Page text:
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Reinforcement, Negative and Positive

This is a discussion on Reinforcement, Negative and Positive within the Natural Horsemanship forums, part of the Training Horses category

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        12-22-2012, 12:40 PM
      #21
    Foal
    It would be interesting to see if an experiment could be devised to see at what point a horse forgets about a previous event, like the initiation of a cue. It would help set some bounds on how long a low phase of pressure could be maintained prior to needing to go to a higher phase. I know we want immediacy in response, but during the training phase that is not realistic.
    This also spills over into how long we let the horse have a reward "rest" after a correct response. For example we found with Bonitao if we let him rest more than 10 or 15 seconds the rest had no effect on his subsequent attempts at cued behaviour. If we let him rest just 7 seconds we felt a marked improvement in subsequent behaviour.
    For example when we first started working on "forwards" and snappy transitions we played the corner game. He was required to have a forward walk or trot to the next corner of the arena and then got a rest. If the rest was a long one the next leg was no better than the first, if we shortened the rest to around 7 seconds then he seemed to remember the game and put real effort into the next leg.
         
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        01-10-2013, 05:39 AM
      #22
    Foal
    The negative punishment I use when clicker training my horses is withdrawal of access to the food treat when they mug. However, because the mugging involves a number of different behaviours, such as stretching neck, mouthing, pushing with nose, it can become difficult for them to discriminate which behaviour is resulting in the negative punishment consequences. So I have found training a behaviour that is incompatible with the unwanted behaviour is more effective and more resistant to extinction. No discrimination issues so less confusion and less trialling of random responses I don't appreciate. I train them to turn their head away to receive a treat and I practice it alot so the habit consolidates and the response is automatic.

    The comments about conditioned responses in horses are very apposite. Horses are extremely adept and making associations between apparently random cues, responses and outcomes which they either value or want to avoid. Clever Hans is a good examplar of this. There is very interesting research on the role of dopamine in habit formation and it appears that well learned habits, which have become automatic are associated with the release of certain types of dopamine from the basal ganglia. And these responses can be reflexive (like salivation) or learned such as stopping in response to a classically conditioned seat cue. Animals trained to a higher number of correct avoidance (avoiding shock) responses show lower levels of behavioural and physiological fear than those trained to lower numbers. Wonder whether dopamine might be part of the reason?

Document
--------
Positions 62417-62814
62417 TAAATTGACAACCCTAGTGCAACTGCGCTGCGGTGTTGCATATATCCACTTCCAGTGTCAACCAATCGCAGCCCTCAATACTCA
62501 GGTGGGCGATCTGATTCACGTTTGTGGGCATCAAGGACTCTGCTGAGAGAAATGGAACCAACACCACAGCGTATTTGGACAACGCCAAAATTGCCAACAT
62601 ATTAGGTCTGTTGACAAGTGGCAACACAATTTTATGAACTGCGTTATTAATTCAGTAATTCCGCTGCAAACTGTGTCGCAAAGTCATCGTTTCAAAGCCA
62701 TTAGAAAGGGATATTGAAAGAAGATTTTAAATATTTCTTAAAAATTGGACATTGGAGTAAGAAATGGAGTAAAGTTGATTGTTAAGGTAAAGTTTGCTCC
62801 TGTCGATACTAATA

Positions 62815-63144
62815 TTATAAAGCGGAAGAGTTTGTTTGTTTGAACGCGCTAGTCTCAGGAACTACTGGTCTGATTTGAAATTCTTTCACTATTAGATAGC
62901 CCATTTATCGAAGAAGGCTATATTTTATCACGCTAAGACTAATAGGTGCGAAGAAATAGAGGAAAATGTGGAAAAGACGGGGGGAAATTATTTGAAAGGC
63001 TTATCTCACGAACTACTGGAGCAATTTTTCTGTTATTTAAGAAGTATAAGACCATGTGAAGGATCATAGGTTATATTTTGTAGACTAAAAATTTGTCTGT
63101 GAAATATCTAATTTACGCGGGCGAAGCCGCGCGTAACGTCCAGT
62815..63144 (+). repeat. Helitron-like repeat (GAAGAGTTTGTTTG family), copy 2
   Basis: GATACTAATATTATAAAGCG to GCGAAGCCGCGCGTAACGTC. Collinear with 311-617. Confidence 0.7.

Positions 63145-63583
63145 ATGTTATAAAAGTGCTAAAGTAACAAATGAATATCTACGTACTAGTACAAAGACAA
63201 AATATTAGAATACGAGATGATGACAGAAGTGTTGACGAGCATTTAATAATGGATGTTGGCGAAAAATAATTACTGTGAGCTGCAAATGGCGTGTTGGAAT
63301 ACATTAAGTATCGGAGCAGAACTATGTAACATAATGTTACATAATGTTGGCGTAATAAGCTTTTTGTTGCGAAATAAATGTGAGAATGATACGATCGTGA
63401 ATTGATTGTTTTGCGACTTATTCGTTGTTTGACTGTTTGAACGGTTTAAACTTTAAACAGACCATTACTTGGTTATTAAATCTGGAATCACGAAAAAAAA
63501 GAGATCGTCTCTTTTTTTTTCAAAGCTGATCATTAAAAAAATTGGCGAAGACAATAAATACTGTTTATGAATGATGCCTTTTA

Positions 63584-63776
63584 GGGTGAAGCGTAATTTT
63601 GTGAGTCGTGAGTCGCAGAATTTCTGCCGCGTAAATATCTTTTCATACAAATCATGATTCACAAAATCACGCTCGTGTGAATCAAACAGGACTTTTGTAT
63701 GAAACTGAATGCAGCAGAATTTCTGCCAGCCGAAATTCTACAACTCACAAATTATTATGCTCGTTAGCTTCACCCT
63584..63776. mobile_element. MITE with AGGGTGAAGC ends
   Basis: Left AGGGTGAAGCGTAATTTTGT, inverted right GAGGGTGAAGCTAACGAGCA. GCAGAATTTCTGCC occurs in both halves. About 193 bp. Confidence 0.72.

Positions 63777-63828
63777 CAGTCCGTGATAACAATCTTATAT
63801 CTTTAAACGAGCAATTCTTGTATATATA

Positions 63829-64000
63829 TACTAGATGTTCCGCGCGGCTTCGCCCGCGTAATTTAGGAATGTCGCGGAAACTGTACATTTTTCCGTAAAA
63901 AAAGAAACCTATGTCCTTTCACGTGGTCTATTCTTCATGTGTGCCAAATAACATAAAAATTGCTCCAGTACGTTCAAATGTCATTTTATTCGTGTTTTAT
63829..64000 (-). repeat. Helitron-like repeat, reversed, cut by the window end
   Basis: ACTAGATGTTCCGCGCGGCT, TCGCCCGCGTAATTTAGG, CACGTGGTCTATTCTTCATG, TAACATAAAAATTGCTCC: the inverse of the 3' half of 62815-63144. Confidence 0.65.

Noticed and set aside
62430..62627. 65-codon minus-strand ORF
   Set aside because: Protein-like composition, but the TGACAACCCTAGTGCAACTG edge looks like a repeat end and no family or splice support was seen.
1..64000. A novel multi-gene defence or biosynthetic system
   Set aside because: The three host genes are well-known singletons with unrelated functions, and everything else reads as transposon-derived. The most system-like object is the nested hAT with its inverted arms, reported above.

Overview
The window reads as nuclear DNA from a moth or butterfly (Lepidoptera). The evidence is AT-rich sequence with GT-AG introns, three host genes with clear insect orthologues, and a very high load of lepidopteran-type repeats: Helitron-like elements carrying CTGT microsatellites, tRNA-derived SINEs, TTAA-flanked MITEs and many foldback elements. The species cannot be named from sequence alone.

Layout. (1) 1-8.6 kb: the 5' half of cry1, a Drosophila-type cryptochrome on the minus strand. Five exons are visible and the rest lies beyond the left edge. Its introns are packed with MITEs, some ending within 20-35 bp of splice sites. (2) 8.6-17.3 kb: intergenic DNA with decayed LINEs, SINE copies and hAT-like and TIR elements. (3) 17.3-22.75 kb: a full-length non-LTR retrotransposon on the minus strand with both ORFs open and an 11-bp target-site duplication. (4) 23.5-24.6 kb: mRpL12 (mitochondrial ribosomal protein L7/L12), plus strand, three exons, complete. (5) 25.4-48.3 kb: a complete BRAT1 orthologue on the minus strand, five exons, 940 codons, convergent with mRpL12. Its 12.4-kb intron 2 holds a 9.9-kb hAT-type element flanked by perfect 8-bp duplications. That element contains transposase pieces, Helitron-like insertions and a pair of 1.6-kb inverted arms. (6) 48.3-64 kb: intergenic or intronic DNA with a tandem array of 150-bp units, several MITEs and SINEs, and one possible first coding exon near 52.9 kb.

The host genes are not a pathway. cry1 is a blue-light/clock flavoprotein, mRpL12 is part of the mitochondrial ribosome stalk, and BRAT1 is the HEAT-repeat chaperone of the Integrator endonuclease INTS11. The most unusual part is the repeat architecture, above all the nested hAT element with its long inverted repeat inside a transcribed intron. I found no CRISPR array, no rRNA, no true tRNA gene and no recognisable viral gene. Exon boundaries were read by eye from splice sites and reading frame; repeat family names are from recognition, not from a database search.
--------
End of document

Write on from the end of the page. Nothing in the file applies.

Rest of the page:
As far as I understand it, in the aversive conditioning literature esp in rodents, responses are more rapidly acquired when the reinforcement is immediate or only briefly delayed after the performance of instrumental response. Given when we ride we mostly use aversive cues (pressure) we have an ethical obligation to minimise the intensity, frequency and duration of those cues by ensuring we practice immediacy in our reinforcement as much as possible. It would be interesting to be able to measure the duration of a horse's ability to remember a specific cue. It would appear that as grass eaters who run away from danger evolution has not exerted selection pressures for a long attention span. It would be also interesting to know whether horses perform negatively reinforced goal directed behaviour (action-outcome) as well as habitual behaviour (stimulus-response). Great thread!
    jaydee and Pegasus1 like this.
         
        01-10-2013, 02:47 PM
      #23
    Foal
    A very informative contribution corymbia.
    Thank you.
         

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